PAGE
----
Does It Matter?: Essays on Man s Relation to Materiality
This classic series of essays represents Alan Watts's thinking on the astonishing problems caused by our dysfunctional relationship with the material environment. Here, with characteristic wit, a philosopher best known for his writings and teachings about mysticism and Eastern philosophy gets down to the nitty-gritty problems of economics, technology, clothing, cooking, and housing. Watts argues that we confuse symbol with reality, our ways of describing and measuring the world with the world itself, and thus put ourselves into the absurd situation of preferring money to wealth and eating the menu instead of the dinner. With our attention locked on numbers and concepts, we are increasingly unconscious of nature and of our total dependence on air, water, plants, animals, insects, and bacteria. We have hallucinated the notion that the so-called external world is a cluster of objects separate from ourselves, that we encounter it, that we come into it instead of out of it. Originally published in 1972, Does It Matter? foretells the environmental problems that arise from this mistaken mind-set. Not all of Watts's predictions have come to pass, but his unique insights will change the way you look at the world.
What people are saying - Write a review
We haven't found any reviews in the usual places.
Other editions - View all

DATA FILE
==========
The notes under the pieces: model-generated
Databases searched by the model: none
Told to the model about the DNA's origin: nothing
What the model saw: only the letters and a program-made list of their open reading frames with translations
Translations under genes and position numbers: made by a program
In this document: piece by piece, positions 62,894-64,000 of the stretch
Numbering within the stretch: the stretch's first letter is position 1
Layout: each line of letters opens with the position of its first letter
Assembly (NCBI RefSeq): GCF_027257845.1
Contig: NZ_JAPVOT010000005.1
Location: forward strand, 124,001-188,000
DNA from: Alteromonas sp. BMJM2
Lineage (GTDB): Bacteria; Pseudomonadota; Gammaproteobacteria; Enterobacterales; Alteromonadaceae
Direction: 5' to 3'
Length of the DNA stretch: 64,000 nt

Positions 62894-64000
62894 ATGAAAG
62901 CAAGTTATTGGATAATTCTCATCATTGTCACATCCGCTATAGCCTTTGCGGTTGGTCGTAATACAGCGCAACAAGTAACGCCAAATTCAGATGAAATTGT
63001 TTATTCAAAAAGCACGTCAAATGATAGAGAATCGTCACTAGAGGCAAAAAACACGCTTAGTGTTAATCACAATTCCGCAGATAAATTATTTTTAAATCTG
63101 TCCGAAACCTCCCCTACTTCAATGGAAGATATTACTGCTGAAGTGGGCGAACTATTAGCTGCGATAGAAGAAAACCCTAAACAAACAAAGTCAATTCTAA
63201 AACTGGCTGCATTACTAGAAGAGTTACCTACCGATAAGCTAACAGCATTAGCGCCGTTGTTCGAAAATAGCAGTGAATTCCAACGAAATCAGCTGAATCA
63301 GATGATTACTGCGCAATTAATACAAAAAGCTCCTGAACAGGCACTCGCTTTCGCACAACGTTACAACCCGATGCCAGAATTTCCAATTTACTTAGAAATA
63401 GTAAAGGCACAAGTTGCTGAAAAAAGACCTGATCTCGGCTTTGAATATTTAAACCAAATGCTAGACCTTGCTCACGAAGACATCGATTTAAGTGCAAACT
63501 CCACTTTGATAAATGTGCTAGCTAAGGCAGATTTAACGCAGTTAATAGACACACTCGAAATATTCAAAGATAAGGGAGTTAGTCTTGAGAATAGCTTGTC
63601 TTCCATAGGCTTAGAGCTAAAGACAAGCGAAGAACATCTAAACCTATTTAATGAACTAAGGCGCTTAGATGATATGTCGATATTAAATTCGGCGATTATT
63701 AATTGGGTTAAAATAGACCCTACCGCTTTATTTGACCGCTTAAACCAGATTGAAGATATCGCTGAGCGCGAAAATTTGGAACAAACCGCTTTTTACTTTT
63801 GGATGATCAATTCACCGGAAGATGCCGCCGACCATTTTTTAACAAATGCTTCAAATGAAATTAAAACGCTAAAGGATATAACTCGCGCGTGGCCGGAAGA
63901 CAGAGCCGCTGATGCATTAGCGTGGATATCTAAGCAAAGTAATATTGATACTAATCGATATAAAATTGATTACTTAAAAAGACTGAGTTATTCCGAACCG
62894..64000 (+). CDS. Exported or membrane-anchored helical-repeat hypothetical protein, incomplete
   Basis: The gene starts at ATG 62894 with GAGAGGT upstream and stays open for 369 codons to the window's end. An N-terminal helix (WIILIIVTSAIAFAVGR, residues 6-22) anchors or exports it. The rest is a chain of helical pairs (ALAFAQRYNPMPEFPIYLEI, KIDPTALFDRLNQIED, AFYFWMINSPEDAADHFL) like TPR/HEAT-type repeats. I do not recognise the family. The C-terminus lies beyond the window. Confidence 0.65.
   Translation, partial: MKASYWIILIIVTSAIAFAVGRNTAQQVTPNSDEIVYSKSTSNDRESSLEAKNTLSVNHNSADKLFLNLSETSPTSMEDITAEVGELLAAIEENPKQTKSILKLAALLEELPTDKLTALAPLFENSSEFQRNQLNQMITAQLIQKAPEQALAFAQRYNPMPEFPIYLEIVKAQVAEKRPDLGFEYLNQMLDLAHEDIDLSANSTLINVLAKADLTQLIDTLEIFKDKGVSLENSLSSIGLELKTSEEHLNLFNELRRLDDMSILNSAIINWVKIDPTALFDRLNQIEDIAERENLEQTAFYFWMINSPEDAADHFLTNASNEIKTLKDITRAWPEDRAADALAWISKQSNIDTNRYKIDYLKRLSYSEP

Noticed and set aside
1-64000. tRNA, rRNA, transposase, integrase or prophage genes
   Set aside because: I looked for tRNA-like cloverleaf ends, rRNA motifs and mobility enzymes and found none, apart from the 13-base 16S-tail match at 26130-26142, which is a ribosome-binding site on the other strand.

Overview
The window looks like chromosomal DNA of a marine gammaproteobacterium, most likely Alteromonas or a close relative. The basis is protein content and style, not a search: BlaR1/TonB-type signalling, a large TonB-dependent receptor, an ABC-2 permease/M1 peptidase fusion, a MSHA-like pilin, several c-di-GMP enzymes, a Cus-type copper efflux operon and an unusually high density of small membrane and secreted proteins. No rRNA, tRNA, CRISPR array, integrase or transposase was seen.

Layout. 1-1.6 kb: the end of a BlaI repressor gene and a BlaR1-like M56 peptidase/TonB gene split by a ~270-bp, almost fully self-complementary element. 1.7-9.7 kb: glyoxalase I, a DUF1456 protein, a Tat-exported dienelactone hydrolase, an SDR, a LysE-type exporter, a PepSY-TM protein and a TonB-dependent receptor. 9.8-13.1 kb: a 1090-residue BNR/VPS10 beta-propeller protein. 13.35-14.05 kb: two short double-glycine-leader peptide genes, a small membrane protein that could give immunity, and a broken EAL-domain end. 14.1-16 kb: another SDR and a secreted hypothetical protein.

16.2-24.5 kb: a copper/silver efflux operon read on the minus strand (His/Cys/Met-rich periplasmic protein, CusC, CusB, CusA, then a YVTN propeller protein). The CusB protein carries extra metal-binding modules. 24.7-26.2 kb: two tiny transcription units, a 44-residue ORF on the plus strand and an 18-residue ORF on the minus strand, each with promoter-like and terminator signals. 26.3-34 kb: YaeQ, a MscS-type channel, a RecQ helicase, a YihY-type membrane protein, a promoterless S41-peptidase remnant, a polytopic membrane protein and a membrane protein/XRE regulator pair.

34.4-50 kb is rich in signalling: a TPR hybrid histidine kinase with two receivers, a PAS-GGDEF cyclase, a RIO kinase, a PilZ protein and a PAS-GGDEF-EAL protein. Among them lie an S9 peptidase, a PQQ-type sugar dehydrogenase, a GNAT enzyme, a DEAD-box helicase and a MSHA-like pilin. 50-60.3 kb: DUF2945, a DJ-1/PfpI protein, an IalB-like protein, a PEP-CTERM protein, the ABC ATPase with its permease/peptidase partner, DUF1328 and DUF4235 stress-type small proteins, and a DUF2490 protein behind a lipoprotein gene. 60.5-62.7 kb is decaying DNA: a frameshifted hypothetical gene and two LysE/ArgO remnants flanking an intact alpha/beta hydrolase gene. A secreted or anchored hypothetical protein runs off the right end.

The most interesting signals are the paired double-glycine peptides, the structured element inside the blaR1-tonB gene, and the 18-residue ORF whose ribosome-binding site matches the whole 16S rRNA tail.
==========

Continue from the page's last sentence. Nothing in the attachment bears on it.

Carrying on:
abstract absurd Alan Watts Aldous Huxley Alfred Korzybski American attitude aware basic become biological body brain bread Buddhism called cannabis chemical Chinese civilization clothing colorful concepts confusion consciousness cooking culture D. T. Suzuki dance death delight dishes dress earth eating electronic energy system existence feel fruit goes Hindu human ical illusion immense individual intellectual Japanese John Cage kimono kitchen living room machines Mahayana man’s mandala material mind monarchical monks mystical experience nature never Noble Eightfold Path numbers one’s oneself organism pants person philosophy physical plants plastic playing political principle psychedelic drugs psychedelic experience psychology of religion reality realize reason religion religious ritual sarong seeds and gather sense simply sound style Suzuki symbol taste things Timothy Leary tion traditional trying universe vibrations wealth wear Western whole women words
Into the Cool: Energy Flow, Thermodynamics, and Life
Eric D. Schneider,Dorion Sagan
No preview available - 2005
All Book Search results »
Stress: The Nature and History of Engineered Grief
Limited preview - 1992